“To see the way he conducted himself, I just stood in awe of him. It got so bad, when I would be having a bad day myself, I would go to see Maurice, selfishly, to say, I want to get pumped up. And he never failed to pump me up.”
--Jack Twyman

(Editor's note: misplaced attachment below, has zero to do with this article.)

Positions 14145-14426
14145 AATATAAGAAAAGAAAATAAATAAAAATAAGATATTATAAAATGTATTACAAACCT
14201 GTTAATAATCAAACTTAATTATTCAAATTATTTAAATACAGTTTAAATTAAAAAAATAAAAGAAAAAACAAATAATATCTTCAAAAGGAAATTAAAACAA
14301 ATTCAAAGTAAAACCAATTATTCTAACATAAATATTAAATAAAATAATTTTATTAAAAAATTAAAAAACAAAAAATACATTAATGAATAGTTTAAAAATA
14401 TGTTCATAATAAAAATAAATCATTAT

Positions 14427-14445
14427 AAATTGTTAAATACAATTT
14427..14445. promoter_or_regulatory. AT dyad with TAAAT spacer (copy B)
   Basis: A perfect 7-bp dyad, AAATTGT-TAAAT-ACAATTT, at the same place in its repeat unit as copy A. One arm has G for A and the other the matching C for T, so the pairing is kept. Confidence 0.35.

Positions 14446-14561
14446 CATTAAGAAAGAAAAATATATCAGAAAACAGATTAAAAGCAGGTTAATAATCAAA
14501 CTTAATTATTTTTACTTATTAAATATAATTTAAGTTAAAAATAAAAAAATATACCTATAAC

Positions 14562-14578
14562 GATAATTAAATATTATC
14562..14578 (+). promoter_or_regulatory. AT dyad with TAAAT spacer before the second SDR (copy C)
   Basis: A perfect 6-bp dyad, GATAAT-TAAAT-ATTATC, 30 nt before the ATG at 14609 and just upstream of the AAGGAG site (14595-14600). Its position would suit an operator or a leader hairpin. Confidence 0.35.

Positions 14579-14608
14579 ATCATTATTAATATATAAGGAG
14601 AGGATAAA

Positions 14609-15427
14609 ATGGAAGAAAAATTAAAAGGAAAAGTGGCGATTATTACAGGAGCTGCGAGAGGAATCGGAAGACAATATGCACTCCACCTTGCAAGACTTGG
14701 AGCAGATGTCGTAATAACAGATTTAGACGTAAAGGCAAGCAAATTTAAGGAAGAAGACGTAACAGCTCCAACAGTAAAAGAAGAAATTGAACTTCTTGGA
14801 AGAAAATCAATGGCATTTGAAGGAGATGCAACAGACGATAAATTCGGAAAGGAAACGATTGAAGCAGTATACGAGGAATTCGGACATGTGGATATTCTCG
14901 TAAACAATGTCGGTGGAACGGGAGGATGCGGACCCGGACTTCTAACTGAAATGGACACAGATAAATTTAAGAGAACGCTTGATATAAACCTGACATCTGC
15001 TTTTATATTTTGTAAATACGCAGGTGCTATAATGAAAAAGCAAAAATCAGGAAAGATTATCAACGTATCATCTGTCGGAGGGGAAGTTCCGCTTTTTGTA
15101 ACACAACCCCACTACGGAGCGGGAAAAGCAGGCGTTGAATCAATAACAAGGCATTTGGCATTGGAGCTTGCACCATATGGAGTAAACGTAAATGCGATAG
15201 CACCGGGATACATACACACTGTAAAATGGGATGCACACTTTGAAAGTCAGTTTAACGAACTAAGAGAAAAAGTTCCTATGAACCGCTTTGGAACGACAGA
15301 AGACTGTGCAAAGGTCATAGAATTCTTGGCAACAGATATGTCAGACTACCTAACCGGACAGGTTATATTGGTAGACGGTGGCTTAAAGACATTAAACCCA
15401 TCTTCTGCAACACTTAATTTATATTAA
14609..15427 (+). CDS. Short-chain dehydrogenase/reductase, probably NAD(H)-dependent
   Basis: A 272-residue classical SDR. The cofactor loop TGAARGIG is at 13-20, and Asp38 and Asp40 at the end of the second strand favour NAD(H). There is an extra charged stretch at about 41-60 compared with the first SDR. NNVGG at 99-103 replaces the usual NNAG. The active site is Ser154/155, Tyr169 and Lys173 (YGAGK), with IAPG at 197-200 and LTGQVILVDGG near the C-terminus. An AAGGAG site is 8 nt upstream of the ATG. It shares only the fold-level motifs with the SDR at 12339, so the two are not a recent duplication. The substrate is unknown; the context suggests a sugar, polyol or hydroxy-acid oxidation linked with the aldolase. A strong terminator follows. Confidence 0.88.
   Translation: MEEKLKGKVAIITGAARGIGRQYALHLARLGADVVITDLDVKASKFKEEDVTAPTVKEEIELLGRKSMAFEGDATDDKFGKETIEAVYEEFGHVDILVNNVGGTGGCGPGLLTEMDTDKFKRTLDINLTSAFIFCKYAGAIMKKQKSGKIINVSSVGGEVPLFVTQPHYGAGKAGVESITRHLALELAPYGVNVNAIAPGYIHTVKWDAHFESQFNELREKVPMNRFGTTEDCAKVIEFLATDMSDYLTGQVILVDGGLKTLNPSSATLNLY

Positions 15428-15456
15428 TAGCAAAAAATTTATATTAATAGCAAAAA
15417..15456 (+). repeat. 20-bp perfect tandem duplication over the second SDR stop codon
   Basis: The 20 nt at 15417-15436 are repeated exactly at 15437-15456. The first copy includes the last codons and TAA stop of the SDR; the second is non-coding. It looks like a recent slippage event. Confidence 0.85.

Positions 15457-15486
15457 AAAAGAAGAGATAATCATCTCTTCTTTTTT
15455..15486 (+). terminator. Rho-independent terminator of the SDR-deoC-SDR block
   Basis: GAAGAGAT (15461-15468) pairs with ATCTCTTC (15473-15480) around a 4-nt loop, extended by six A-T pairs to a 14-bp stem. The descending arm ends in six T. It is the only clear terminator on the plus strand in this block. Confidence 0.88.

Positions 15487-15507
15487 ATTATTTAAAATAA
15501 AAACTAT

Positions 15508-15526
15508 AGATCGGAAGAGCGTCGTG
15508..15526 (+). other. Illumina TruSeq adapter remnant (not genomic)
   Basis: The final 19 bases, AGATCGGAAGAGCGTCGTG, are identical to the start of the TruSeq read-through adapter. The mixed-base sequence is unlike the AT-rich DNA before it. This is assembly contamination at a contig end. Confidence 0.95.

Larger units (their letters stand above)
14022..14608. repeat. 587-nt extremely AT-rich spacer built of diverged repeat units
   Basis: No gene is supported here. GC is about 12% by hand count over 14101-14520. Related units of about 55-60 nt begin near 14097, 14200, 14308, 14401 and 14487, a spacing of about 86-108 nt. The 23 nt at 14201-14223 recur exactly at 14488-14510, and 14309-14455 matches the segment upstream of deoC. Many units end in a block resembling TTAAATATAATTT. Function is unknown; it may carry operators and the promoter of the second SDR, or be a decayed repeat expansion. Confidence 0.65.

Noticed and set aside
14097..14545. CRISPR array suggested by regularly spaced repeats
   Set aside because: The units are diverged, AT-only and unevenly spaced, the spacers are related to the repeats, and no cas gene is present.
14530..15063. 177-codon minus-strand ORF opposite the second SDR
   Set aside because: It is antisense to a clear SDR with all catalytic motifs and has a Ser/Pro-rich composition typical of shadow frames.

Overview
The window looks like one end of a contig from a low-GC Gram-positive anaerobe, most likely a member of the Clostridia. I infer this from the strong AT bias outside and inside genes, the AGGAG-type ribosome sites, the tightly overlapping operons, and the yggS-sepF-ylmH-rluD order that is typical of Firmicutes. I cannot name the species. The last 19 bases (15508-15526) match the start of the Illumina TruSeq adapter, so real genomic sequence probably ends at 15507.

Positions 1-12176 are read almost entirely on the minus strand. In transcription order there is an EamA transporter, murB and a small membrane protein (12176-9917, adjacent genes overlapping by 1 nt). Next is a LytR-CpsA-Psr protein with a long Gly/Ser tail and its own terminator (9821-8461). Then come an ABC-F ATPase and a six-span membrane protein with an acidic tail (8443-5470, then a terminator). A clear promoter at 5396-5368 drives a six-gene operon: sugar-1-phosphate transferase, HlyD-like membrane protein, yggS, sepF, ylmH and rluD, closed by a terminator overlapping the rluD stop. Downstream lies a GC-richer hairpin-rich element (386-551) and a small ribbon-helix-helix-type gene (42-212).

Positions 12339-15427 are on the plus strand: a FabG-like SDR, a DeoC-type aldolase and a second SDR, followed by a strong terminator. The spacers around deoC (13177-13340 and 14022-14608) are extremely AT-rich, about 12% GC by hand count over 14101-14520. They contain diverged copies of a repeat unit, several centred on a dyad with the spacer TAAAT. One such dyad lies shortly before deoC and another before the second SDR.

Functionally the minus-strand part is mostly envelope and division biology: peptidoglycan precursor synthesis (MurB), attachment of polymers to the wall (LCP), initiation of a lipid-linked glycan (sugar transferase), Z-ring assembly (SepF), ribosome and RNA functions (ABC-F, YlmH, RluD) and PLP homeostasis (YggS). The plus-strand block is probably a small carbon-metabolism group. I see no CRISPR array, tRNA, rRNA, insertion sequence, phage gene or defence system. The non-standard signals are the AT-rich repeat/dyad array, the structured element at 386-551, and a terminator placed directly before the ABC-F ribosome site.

The injury cast a pall over the Royals. Some of the players believed that the decision to fly ahead to Cincinnati and the resulting additional forty-five minutes of the flight contributed to the severity of Maurice's illness. And seeing how Maurice had been tossed aside by the new ownership, the players began to abandon the Royals. Center Clyde Lovellette didn't want to play on Cincinnati and forced a trade to St. Louis, where he'd go on to become an All-Star. Dick Ricketts gave up basketball altogether, to pitch for the St. Louis Cardinals baseball team. But the Royals franchise was saved from folding when Ben Kerner of the St. Louis Hawks, the Western Division champions, literally gave Cincinnati five players, no charge. In addition, he traded Wayne Embry to the Royals, giving Cincinnatti a new center. The fans, however, were less generous, averaging fifteen hundred admissions per game for the 1958-59 season. Relying on Twyman's jumpshot and little else, the Royals could only win 19 games and finished in last place.